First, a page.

Why is Haiti so poor? Read article to find out

WHY IS HAITI SO POOR? Do you know? If not continue reading.


Located in the Caribbean, Haiti occupies the western third of the island of Hispaniola, with the Dominican Republic in the eastern two-thirds. With an area of about 10,714 square miles, Haiti is approximately the size of the state of Maryland. The major cities are: Cap-Haïtien, Jérémie, Les Cayes, Hinche, Gonaïves, and Jacmel. Haiti has two official languages: Haitian Creole and French.

When Columbus landed in the island of Hispaniola on December 6, 1492, he found a kingdom ruled by a cacique, or Taino Indian chief. After the French arrived in the seventeenth century to continue European exploration and exploitation in the Western Hemisphere, the indigenous population was largely exterminated. As a result, Africans (primarily from West Africa) were imported as slave labor to produce raw goods for international commerce. Considered France’s richest colony in the eighteenth century, Haiti was known as “the pearl of the Antilles.” Resisting their exploitation, Haitians revolted against the French from 1791-1804. One of the most important outcomes of this revolution was that it forced Napoleon Bonaparte to sell Louisiana to the U.S. in 1803, resulting in a major territorial expansion of the United States. When Haitians took their independence in 1804, they changed their colonial name from Saint Domingue (the name given by the French) to its Taino name of Haiti, or Ayiti in Kreyòl.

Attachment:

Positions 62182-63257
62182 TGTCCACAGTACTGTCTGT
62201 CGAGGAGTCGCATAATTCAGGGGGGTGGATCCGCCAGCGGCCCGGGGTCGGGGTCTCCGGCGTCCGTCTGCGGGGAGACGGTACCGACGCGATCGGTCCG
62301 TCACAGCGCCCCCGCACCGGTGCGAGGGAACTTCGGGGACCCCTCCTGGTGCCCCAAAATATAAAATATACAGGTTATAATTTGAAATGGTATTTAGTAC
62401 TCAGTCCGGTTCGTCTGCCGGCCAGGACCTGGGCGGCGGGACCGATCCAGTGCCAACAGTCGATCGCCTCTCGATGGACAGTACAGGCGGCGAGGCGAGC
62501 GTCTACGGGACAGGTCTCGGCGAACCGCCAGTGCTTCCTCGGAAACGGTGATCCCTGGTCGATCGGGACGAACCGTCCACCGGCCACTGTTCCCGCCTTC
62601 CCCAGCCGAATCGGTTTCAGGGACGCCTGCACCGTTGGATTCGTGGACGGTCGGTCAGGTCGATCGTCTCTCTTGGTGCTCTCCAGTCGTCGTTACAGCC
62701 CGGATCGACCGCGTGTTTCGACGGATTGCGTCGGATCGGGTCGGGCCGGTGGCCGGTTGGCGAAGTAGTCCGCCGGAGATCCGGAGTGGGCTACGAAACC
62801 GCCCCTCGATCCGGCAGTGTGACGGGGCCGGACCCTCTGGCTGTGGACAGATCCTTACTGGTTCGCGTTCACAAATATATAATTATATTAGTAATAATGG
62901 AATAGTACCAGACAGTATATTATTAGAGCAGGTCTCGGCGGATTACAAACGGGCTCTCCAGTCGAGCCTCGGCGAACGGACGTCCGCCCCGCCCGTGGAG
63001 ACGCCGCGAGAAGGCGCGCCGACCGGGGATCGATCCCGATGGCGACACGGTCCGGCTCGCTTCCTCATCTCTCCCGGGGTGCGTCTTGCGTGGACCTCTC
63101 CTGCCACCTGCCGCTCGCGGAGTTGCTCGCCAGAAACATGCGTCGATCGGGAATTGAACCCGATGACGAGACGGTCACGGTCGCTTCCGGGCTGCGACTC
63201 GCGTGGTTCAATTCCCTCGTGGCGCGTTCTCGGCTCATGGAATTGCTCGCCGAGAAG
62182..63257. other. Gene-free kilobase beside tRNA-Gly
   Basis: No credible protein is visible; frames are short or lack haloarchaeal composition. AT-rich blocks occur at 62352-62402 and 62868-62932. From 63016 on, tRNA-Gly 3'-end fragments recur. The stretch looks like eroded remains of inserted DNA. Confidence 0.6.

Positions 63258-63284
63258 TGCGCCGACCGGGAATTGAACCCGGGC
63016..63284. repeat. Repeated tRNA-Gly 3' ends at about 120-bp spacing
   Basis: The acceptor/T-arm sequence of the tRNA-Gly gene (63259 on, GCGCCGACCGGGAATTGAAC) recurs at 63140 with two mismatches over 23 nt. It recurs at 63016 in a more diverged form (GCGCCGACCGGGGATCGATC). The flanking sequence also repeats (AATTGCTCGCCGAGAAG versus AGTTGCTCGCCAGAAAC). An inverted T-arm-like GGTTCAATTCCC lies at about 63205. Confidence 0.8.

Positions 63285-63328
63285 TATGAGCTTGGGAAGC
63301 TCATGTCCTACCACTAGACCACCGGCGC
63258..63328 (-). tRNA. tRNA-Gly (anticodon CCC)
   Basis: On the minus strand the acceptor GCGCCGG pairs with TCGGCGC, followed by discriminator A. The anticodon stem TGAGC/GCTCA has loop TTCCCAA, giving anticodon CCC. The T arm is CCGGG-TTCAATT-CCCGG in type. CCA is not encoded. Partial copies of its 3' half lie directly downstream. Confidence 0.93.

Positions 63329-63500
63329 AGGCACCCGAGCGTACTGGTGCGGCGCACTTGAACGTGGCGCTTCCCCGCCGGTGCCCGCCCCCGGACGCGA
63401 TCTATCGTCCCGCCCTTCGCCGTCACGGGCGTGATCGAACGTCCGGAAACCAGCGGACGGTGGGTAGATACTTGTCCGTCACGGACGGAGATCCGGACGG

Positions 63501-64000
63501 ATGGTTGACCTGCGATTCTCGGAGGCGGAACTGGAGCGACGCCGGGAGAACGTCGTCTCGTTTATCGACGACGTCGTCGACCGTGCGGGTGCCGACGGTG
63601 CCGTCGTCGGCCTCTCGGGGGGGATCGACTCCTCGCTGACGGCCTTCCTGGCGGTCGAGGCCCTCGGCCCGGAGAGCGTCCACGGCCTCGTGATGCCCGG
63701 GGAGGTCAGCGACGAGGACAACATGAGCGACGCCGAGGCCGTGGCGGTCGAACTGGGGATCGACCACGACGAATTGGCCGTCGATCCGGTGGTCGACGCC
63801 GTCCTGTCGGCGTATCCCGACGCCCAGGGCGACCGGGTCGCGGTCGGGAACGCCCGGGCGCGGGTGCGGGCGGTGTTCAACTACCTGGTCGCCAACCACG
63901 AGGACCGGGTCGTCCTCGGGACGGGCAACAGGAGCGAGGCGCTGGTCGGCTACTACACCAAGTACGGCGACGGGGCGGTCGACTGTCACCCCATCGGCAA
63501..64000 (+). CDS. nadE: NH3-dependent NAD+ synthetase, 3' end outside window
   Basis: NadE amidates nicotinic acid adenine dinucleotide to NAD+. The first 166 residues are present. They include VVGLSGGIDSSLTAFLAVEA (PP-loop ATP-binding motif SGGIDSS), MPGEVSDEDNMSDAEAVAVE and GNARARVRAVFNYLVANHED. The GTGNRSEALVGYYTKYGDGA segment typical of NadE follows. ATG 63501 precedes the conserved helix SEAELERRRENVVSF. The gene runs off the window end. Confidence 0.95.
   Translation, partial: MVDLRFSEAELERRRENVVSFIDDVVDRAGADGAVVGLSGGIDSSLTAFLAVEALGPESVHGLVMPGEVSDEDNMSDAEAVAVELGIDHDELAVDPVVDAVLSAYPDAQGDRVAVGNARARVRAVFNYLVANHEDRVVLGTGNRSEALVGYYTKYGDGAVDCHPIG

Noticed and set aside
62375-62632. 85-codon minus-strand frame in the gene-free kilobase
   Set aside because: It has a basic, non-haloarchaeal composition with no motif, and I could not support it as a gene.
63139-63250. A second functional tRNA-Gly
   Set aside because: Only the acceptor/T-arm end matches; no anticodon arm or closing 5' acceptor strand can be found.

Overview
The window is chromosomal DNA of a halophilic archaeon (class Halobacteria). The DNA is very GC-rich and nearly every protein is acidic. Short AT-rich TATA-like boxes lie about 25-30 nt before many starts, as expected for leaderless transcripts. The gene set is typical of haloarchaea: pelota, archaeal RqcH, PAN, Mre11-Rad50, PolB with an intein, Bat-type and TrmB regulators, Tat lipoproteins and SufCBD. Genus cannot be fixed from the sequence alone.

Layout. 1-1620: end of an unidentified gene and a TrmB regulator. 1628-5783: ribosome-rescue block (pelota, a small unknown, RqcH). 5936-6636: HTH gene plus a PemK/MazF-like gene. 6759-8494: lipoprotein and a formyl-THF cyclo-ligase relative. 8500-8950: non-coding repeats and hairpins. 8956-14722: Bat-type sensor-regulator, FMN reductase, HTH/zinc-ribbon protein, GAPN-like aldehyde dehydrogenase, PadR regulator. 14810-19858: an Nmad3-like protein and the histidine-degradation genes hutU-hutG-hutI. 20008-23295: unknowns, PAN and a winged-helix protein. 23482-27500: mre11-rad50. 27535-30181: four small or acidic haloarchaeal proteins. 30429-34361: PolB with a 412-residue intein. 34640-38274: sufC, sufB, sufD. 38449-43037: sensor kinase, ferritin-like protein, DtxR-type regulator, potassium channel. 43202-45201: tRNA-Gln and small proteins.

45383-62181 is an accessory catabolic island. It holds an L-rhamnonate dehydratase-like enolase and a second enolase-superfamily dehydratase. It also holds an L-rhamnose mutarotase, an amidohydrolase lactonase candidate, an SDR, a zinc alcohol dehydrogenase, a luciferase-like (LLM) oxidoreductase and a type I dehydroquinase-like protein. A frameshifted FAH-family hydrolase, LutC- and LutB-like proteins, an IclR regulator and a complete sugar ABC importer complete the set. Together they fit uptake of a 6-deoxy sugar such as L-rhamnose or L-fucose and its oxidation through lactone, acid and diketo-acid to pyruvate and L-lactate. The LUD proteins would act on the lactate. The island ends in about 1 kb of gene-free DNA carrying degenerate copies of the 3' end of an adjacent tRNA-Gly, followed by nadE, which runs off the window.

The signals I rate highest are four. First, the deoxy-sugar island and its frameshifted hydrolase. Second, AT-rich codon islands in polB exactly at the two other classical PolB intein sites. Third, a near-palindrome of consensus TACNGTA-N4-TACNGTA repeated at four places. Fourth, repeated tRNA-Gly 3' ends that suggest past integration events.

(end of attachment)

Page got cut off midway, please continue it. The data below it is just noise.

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The large island in the western Atlantic of which the present-day Republic of Haiti occupies the western part, was discovered by Christopher Columbus in December 1492. The native Taino people knew it as Ayiti, but Christopher Columbus claimed it for the Spanish crown and named it La Isla Española.


• Haiti was “discovered” by Christopher Columbus in 1492.
• Haiti is the most mountainous country in the Caribbean.
• Haiti was the first country in the Western Hemisphere to abolish slavery.
• Voodoo is an officially recognized religion in Haiti.
• Haiti has the world’s largest solar powered hospital.
• Haiti has the world’s largest solar powered hospital
• Haiti has surviving cave paintings
• Grammy Winner, Wyclef Jean is a Haiti national
• French and Creole are the official languages in Haiti
• Cock fighting is an official sport in Haiti
• The largest mountaintop fortress in the Western Hemisphere is in Haiti
• In Haiti, only one partner needs to be present for a divorce to take place
• Gourde, Haiti’s currency is named after a plant called Gourd
• Haiti has one of the highest levels of biodiversity in the Caribbean
• Tourism is one of the largest industries in Haiti

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However, the roots of today’s development woes and political crises go back much further than the 2010 earthquake. A multitude of forces have contributed to Haiti’s current economic and political situation.